Monday, May 16, 2011

What Happens Now for Burson-Marsteller?

It can be said for sure that Google did not “Like” Facebook’s attempt to create bad press for them recently with the help of major PR firm, Burson-Marsteller. Not only has this hurt Facebook’s reputation, but will it also hinder the firm in its efforts to recover from this very public dispute?

Burson-Marsteller was caught launching a secret campaign against Google on behalf of Facebook when they reached out to a U.S. blogger to plant negative stories concerning Google’s privacy practices. The blogger promptly denied the offer and published the email between him and the executive, even though the firm had refused to name their client.

In response to their serious faux pas, Burson states that they will not be firing the employees involved, but will be re-training them in ethics. While this situation is bad for Facebook and Burson-Marsteller, there are a few things PR professionals can take away from this…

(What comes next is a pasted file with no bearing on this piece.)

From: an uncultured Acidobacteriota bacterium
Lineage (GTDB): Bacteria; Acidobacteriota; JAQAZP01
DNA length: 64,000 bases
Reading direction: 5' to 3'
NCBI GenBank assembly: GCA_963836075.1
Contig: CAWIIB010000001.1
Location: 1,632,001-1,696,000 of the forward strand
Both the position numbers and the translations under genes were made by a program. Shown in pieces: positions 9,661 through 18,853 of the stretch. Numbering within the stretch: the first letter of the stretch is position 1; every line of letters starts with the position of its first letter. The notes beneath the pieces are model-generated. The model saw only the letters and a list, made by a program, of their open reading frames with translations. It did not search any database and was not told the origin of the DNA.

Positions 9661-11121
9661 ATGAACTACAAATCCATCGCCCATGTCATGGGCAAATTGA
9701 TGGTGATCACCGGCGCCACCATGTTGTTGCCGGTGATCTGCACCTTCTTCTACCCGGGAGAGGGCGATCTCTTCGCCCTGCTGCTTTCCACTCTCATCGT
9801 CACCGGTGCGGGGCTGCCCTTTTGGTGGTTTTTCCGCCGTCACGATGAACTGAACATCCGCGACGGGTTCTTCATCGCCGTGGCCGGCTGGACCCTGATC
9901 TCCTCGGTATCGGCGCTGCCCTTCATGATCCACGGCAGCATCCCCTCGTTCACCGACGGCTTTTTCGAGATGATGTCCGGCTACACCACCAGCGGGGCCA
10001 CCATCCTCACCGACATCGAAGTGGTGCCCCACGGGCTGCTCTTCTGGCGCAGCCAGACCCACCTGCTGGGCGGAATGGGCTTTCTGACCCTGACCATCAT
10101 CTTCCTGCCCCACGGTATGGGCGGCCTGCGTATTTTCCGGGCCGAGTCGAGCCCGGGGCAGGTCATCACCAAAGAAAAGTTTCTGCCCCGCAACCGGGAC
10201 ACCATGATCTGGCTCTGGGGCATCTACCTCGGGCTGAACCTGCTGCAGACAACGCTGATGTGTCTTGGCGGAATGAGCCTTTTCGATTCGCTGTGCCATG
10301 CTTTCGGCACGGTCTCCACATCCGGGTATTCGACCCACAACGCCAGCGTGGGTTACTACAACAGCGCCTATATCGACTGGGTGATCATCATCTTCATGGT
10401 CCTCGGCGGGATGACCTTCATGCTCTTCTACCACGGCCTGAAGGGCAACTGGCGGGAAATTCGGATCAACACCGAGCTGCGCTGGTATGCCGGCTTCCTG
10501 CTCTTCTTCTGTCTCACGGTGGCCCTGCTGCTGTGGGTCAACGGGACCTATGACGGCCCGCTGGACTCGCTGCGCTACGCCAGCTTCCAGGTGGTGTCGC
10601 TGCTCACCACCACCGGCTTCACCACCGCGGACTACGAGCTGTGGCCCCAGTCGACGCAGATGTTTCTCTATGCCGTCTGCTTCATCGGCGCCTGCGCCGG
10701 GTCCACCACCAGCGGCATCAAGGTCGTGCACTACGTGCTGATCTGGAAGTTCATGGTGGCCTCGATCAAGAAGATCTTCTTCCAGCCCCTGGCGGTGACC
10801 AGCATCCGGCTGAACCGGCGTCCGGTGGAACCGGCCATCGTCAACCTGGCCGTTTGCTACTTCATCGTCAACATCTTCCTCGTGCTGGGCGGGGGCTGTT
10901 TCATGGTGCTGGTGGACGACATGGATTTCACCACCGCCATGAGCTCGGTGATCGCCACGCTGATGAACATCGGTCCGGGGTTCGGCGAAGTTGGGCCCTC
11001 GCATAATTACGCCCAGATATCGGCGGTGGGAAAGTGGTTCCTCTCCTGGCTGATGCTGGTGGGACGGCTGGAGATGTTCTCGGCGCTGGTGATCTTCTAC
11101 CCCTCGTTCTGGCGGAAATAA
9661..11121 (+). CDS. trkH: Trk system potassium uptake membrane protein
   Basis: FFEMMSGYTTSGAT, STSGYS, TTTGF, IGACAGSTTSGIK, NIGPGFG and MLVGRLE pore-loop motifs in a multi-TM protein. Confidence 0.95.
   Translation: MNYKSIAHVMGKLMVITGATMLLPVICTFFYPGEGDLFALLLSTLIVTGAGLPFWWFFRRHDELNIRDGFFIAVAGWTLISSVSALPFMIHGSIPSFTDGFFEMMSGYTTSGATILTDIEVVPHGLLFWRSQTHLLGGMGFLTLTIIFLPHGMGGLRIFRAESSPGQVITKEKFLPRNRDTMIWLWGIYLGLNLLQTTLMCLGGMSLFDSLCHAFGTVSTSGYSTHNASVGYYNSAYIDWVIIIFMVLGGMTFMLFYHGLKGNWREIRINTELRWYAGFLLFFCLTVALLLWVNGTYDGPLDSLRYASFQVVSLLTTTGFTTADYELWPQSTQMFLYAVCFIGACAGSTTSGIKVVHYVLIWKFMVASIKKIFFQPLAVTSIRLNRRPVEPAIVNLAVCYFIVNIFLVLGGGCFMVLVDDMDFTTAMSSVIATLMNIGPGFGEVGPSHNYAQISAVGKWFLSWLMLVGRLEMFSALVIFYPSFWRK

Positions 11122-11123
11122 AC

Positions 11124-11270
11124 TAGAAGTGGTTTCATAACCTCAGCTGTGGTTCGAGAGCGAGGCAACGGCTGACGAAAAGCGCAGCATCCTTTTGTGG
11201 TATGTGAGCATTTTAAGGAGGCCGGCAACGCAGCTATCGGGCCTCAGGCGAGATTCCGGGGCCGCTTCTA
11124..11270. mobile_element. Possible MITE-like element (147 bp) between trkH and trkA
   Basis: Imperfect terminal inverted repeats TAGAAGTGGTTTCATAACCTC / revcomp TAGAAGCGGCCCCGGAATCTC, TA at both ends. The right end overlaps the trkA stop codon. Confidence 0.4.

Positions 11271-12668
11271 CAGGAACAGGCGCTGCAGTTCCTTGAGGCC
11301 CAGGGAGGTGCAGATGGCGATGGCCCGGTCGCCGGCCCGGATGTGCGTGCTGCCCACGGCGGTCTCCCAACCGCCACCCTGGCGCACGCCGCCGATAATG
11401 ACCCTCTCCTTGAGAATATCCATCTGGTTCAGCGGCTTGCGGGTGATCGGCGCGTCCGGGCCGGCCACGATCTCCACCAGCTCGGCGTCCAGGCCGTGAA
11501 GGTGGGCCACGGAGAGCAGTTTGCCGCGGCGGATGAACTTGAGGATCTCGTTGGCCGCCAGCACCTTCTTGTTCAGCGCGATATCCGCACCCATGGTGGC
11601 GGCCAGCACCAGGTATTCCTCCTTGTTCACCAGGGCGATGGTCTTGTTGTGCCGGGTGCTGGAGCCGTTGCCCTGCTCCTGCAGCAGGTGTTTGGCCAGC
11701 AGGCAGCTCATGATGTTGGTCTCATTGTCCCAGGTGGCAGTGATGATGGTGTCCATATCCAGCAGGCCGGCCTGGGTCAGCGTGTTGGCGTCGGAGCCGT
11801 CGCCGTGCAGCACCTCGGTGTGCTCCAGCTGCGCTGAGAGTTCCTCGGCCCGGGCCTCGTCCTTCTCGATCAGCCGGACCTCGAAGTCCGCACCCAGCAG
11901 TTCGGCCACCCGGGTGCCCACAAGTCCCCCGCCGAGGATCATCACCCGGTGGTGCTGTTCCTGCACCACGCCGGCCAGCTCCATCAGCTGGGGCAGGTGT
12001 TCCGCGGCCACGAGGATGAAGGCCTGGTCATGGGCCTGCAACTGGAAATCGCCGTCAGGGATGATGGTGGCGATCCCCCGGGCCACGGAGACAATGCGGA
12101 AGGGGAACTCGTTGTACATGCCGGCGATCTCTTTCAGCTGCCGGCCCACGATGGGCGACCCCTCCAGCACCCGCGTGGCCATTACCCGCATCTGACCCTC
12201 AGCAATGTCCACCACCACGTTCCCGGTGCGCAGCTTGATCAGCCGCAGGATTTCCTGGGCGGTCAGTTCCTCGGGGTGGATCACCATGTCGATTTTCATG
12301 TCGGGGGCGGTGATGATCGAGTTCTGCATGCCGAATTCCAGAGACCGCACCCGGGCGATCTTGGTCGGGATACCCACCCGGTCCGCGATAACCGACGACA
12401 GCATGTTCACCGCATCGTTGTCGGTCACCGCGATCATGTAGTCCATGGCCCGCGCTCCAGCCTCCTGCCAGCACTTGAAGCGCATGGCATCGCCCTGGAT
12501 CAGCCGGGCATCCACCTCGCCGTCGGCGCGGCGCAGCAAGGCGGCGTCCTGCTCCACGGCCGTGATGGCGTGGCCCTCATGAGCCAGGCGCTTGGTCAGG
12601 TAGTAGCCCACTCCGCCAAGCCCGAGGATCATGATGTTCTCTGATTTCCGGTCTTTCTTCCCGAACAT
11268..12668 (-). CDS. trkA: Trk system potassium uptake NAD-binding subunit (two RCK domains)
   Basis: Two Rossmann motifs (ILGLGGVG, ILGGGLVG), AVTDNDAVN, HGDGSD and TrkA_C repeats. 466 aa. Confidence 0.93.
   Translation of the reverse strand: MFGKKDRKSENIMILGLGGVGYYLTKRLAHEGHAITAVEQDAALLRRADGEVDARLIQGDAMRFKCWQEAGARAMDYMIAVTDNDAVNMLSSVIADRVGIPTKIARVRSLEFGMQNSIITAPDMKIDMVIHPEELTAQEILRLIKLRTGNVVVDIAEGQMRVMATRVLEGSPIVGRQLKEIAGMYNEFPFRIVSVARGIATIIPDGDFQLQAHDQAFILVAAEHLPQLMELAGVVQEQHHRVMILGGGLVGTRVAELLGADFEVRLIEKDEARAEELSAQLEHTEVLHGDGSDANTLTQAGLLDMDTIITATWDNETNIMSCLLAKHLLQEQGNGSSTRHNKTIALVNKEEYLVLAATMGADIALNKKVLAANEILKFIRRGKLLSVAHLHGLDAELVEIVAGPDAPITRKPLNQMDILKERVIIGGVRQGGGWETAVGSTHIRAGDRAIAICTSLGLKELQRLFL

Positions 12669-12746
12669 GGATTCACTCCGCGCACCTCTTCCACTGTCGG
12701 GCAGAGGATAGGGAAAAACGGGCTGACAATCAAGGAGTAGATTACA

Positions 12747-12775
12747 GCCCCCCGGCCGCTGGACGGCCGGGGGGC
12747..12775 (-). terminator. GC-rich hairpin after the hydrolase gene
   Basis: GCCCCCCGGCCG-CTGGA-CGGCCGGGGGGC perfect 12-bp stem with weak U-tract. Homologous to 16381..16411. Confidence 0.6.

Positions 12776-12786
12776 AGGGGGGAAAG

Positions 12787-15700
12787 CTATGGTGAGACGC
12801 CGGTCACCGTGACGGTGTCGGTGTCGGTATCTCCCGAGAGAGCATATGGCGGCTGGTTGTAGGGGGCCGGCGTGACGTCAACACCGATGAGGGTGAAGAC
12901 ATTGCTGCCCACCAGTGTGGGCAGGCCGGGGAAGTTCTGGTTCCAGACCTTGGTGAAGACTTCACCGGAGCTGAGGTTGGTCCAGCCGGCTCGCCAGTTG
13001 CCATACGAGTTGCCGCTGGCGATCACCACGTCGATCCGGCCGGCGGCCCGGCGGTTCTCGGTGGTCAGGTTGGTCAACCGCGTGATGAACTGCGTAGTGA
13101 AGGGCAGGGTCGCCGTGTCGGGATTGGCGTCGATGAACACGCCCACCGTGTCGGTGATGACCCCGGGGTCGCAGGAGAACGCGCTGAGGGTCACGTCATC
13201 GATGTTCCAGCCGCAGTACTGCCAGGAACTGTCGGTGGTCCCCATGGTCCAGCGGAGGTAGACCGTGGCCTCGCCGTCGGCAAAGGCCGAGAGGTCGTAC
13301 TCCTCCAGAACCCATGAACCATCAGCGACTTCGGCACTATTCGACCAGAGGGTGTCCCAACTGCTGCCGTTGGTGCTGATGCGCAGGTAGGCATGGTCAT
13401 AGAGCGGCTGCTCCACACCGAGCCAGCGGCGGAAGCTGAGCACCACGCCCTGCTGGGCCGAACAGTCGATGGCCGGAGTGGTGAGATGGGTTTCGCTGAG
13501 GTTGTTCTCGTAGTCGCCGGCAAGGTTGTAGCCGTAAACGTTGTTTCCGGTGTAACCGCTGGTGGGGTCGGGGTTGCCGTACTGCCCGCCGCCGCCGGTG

· When pitching a reporter, (or in this case, a blogger) it may be best to pick up the phone instead of send an email when trying to pitch a story.

· Be clear in the message you are trying to send. Facebook is now claiming that they never intended to run a smear campaign against Google, and stated that they should have made their identity clear when investigating Google.

· Media outlets can run whatever they want. Burson-Marsteller also pitched the same story to USA Today and they ran it as “PR firm’s attack of Gmail privacy”.

· Most importantly, planting negative stories will only make the conflict worse. Larry L. Smith, president of the Institute for Crisis Management said it best with, “When they get in a shoving match, whoever is perceived by the public to be the bully, loses in the public eye.”

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